• Midpoint: Your character takes action in response to conflict.

When Harry and his pals learn about the Philosopher’s Stone, they vow to find it before Voldemort.

  • Pinch point 2:Increasing the pressure makes it more difficult for your character to attain his aim.

After losing Ron and Hermione on their journey to find the stone, Harry is left to face the evil alone.

  • Plot turn 2: Moves the plot from its halfway point to its conclusion. Your protagonist has everything he needs to succeed.

Harry Potter gets the Philosopher’s Stone after the mirror tells him that his goals are good.

  • Resolution:The climax is everything in your story that builds up to this point, which is in stark contrast to how your character began his trip.

Voldemort is defeated by Harry.

  1. Randy Ingermanson’s Snowflake Method

The Snowflake Method is for you if you enjoy story planning.

If, unlike me, you prefer to write by method of discovery, a story framework like Dean Koontz’s Classic Story Structure or In Medias Res may feel less organic.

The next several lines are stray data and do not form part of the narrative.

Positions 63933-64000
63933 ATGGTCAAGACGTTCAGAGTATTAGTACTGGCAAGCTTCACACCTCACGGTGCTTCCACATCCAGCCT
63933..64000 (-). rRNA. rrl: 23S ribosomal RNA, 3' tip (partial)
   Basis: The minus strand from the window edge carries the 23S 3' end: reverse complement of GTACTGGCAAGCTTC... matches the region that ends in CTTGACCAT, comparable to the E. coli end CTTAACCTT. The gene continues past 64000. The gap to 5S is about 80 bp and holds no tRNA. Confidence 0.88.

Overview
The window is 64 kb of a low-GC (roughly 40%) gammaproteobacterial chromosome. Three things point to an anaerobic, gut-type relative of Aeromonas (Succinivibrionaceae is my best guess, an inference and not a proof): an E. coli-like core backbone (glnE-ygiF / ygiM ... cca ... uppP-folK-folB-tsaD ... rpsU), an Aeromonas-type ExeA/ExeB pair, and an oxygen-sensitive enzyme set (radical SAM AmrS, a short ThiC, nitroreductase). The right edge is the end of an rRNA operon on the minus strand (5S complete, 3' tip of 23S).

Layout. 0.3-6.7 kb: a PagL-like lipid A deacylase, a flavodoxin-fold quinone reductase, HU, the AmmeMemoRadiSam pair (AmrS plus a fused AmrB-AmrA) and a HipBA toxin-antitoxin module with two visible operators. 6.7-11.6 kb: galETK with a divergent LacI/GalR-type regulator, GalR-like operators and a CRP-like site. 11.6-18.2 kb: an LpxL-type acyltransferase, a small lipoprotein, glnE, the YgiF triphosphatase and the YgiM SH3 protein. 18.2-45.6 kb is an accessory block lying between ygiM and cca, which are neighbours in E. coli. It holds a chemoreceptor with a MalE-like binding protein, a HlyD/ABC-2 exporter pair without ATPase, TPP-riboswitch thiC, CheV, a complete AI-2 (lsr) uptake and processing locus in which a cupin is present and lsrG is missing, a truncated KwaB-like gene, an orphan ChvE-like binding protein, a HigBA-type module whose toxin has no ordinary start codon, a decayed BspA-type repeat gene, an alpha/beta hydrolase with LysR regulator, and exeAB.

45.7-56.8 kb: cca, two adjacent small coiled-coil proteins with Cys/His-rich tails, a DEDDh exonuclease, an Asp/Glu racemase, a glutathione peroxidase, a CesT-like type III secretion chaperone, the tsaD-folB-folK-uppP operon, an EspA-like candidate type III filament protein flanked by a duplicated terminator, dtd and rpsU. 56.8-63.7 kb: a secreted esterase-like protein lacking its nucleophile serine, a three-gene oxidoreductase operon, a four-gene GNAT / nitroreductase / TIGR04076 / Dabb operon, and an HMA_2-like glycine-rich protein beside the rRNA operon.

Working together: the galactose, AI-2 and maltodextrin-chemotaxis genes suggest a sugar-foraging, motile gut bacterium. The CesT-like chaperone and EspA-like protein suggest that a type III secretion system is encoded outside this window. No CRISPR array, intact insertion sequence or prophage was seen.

The 10-step Snowflake Method

Begin with one basic idea and gradually add more ideas to form your plot.

  • Create a one-sentence synopsis of your novel (1 hour).
  • Extend this into a full-paragraph overview of key events (1 hour).
  • Create a one-page synopsis for each character (1 hour each).
  • Each statement in #2 should be expanded into a paragraph summary (several hours).
  • Write a one-page account of the story from each significant character’s point of view (1-2 days).
  • Each paragraph you created for #4 should be expanded into a full-page synopsis (1 week).
  • Make comprehensive character charts out of your character descriptions (1 week).
  • Using the summary from #6, make a list of every scene you’ll need to complete the novel.
  • For each scene, write a multi-paragraph description.
  • Make your first draught.
  1. The Three-Act Structure

The ancient Greeks employed this method, and it’s one of Hollywood’s favorite ways to tell a story.

It’s about as straightforward as it gets.

Act I: The Set-Up